As part of the #aDay4All campaign, come and join us on the International Day of Persons with Disabilities for a passionate exchange on sport and disability, featuring live testimonies on the benefits of sport for individuals and society.
Register for this event.
Deputy permanent representative, Australian Permanent Mission, Geneva
The Australian Permanent Mission on Twitter (@AustraliaUN_GVA)
Coach, Afghan national men's and women's wheelchair basketball teams
Jess Markt began playing wheelchair basketball in the United States three years after suffering a spinal cord injury at the age of 19, and he considers his reintroduction to competitive sports to have been the final step in his recovery from the injury. Jess has been coaching wheelchair basketball since 2009, and has trained players, coaches, and classifiers in Afghanistan, India, Palestine, and Cambodia. Jess also coaches wheelchair basketball teams for men and women in his home state of Colorado.
Jess Markt on Twitter (@JessMarkt)
Head of Disability Cricket, England and Wales Cricket Board
Ian has played cricket since he was a child and would have loved to have gone professional. But he joined the Royal Navy instead, which gave him the opportunity to play cricket all over the world. A rare neuro-muscular condition called Charcot-Marie-Tooth Syndrome put an end to both his naval career and his playing days as a cricketer. A double blow.
Eight years later, he took up disability cricket with some reluctance, as he didn't consider himself disabled. Cricket helped him come to terms with his worsening condition and his physical limitations, and his experience has inspired him to help others do the same.
Ian went on to become the ECB's first disability cricket development manager and is now head of Disability Cricket. So he's made a career out of cricket after all, and Ian sees his story as living proof that sport can overcome barriers and that disabled people, when given the opportunity, can make valuable contributions to society.
Ian Martin on Twitter (@cricketonwheels)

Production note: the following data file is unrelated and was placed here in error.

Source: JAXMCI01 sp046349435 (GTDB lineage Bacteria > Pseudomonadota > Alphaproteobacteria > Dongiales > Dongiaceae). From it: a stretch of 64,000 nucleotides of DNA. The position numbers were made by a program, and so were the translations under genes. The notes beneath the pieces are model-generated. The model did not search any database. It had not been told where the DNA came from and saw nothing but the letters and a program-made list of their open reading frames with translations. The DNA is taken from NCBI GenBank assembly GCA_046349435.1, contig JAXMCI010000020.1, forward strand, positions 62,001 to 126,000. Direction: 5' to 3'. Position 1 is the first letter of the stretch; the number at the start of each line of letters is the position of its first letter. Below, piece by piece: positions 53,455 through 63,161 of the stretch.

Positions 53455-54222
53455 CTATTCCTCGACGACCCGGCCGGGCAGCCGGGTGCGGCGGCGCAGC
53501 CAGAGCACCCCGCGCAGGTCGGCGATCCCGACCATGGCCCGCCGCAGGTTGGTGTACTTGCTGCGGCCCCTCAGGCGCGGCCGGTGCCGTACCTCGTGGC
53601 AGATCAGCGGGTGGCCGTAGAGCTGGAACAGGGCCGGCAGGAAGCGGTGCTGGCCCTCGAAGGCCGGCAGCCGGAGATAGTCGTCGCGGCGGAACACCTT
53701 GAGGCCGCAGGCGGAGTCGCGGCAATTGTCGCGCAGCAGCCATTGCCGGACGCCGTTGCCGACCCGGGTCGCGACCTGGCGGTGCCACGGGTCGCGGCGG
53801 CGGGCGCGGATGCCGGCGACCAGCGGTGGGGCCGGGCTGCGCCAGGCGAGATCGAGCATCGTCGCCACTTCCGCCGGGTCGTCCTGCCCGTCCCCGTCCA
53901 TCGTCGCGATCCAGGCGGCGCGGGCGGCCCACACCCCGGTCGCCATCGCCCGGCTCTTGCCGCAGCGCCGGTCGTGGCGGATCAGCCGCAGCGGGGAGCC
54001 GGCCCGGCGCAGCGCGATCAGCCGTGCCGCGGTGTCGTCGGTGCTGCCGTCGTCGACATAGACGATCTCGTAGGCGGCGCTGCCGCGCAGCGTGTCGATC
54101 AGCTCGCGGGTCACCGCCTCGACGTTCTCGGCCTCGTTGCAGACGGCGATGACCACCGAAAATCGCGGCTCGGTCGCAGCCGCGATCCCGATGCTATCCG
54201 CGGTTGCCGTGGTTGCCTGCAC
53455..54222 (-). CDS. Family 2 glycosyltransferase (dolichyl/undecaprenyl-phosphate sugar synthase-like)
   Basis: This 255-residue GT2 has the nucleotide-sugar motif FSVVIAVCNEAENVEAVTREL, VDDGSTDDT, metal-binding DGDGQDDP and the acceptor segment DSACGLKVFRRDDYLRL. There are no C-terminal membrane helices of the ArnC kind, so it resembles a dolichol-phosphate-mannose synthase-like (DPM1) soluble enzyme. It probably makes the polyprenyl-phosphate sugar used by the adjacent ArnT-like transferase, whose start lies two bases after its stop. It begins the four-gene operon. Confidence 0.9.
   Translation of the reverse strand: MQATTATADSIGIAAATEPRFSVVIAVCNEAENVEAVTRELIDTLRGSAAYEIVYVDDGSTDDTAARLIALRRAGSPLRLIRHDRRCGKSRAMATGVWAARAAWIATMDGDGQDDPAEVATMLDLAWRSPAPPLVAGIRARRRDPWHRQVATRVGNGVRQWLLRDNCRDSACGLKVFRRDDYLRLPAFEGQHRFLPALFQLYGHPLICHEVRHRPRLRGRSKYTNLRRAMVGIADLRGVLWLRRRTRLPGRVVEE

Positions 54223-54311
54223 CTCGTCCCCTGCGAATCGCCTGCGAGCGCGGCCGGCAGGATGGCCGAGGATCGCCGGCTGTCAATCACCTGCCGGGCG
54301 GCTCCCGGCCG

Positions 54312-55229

Head of the Inclusion Unit, Handicap International
Hervé holds university qualifications in both sociology and rural economics and in the socio-professional integration of people with disabilities. After 10 years working in economic and rural development in France and abroad, he has spent the last 15 years in the field of the socio-economic integration of people with disabilities. He manages and advises on projects in developing countries that aim to improve inclusion of people with disabilities and improve their quality of life.
Integrating people with disabilities into society via sport and leisure activities is one of the core elements of Handicap International's work.
Iris Hugo Bouvier
Representative for football and social responsibility, UEFA
Before joining UEFA in 1995, Iris worked at the German Consulate General in Lyon and the German Permanent Representation to the United Nations in Geneva.
In 2011 she studied community management and social media in Lausanne.
Her interests include social responsibility (in particular public health), multicultural environments, social media, communications and public relations.
Head of the physical rehabilitation programme, ICRC, and member of the board, ICRC Special Fund for the Disabled
Claude Tardif holds a degree in Prosthetics and Orthotics and a post-graduate diploma in Lower Limb Orthotic Biomechanics. After a clinical and academic career in Canada, where he was the director of the P&O training programme at the College Montmorency, he started work in the humanitarian field in 1998, in Cambodia, and joined the International Committee of the Red Cross in 2002.
Claude is active in several international bodies in the fields of prosthetics, orthotics and physical rehabilitation.
The event starts at 1030. Coffee will be served from 1000.
Read more about how the ICRC helps people with disabilities worldwide.
The event is open to all and free of charge, but please register.
Social media round-up
Read what people are saying about sport, inclusion, aDay4All and this event.
How to get there
For transport information, please see our Humanitarium page.
The venue is wheelchair accessible. Should you need special assistance, please contact the Humanitarium.